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  Helping LEAD Independent Lives

Assistance Dog Etiquette

There are many types of assistance dogs, not just those that we have at VWD, and each one is incredibly important to their owner. Assistance dogs perform vital tasks for their human partner. They include guide dogs for people who are blind or visually impaired, dogs for those with physical disabilities, hearing dogs and medical alert dogs. They provide independence, enhanced mobility, and companionship.

These dogs are specially bred and trained for these important jobs. There are guidelines people should follow when in the presence of a guide or assistance dog to allow for the safety of the dog and its handler. Disregarding these guidelines can distract the dog, which can create a dangerous situation for the team. 

Please keep these assistance dog etiquette tips in mind when you see an assistance dog and its owner. 

1. Speak to the owner not the dog

The assistance dog and its handler are a team. Speaking directly to the dog may distract it from its work and the handler may be offended if you only speak to their dog. Also, many assistance dog handlers will be happy to answer any questions you may have, as long as they are respectful.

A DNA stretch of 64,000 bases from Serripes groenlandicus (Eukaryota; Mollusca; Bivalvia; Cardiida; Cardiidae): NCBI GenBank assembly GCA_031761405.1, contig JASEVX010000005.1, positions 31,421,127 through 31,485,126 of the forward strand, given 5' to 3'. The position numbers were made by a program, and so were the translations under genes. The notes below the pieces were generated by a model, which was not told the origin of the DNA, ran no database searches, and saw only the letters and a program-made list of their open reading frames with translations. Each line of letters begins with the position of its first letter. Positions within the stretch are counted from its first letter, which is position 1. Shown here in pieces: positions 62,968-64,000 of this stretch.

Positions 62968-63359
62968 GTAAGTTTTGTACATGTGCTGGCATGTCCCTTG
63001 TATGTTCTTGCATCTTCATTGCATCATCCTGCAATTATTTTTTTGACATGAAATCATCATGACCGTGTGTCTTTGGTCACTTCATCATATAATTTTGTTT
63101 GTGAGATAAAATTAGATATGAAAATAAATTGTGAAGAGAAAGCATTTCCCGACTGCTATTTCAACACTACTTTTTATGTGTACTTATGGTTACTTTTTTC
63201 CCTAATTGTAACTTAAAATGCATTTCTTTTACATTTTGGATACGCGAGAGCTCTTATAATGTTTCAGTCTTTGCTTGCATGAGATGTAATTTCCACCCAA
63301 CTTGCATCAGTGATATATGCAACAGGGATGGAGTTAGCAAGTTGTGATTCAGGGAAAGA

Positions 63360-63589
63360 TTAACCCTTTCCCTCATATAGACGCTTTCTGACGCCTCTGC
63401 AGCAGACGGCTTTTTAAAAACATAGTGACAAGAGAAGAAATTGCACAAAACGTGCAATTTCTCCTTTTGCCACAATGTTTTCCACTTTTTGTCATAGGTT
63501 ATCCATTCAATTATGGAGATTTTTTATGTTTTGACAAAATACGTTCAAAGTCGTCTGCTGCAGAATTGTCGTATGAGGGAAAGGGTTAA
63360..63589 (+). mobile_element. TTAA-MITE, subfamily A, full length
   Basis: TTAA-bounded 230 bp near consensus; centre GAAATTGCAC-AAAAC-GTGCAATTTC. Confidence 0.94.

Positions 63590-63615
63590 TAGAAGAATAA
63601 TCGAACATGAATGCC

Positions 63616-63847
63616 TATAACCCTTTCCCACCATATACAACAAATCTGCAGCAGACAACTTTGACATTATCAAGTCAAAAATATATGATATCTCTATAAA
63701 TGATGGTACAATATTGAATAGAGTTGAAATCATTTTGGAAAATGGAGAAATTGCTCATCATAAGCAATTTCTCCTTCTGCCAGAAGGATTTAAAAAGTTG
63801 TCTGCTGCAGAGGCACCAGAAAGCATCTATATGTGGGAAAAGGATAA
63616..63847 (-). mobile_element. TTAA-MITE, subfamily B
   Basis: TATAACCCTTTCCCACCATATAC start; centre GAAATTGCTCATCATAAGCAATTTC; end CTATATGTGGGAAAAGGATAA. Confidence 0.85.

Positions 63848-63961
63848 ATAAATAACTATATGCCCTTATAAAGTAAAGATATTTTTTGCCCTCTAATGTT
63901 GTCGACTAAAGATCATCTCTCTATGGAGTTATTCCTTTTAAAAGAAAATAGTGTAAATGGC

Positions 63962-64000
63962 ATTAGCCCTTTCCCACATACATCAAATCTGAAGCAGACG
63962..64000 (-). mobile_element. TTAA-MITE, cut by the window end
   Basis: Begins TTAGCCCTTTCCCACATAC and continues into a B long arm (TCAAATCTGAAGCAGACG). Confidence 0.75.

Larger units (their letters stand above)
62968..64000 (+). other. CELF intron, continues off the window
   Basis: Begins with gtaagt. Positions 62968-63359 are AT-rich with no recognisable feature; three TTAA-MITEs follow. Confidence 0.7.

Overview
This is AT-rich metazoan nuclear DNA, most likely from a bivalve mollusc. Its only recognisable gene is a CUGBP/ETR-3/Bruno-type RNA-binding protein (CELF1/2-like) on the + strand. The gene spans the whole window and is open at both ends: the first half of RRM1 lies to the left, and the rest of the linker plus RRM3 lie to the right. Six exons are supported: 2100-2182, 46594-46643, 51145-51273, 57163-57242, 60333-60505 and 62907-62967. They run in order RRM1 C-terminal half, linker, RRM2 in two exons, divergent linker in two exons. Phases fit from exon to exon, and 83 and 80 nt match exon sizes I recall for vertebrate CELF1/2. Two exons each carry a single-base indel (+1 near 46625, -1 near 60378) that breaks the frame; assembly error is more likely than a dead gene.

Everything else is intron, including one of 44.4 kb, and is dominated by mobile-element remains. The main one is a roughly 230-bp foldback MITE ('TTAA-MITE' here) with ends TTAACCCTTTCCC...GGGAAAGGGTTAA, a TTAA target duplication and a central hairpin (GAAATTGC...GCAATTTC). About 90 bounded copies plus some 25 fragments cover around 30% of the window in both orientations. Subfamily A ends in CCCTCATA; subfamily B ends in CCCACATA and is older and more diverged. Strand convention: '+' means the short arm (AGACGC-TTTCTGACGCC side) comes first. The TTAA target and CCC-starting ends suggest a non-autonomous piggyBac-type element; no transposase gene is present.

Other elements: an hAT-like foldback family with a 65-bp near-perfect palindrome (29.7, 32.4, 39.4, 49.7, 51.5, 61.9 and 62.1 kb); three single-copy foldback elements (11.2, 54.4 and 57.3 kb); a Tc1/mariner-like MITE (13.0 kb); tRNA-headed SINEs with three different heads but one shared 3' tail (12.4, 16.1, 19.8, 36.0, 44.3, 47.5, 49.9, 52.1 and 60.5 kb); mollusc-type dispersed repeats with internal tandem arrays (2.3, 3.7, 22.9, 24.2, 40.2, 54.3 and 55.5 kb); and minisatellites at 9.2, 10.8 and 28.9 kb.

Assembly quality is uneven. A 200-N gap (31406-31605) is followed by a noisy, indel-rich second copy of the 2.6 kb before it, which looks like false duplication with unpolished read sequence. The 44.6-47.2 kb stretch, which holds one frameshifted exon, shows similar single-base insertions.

2. Ask permission before touching the dog

Touching or petting an assistance dog while it is working distracts the dog from assisting it’s owner. Some owners may allow you to touch their dog if you ask first, but it has to be on their terms. Don’t be offended if the owner says no as some dogs have strict no touching rules as it interferes with their work too much. A distracted assistance dog can mean its owner is put in a life-threatening situation. 

3. Do not feed the dog

While an assistance dog is trained to ignore food on the ground and not to beg, food can still be a distraction. Also, a dog may not be able to eat certain foods, if the dog becomes sick from something it ate it won’t be able to work until it is better. 

4. Do not try to get the dog’s attention

If an assistance dog is distracted it could slip up on an important part of its job and put itself or its partner in danger. Make sure to avoid calling to the dog, making funny noises, and ensure young children do not interfere with the partnership. 

5. Never grab the dog

You may offer to assist the handler and their dog, but do not insist. If you see an assistance dog team that looks like they need help, ask before acting. Never attempt to grab the dog’s harness. This will greatly affect the dog’s ability to assist it’s handler and it won’t be able to do its job effectively. Trying to help the owner and their dog may actually end up making things more difficult for them, so make sure to be careful and respectful.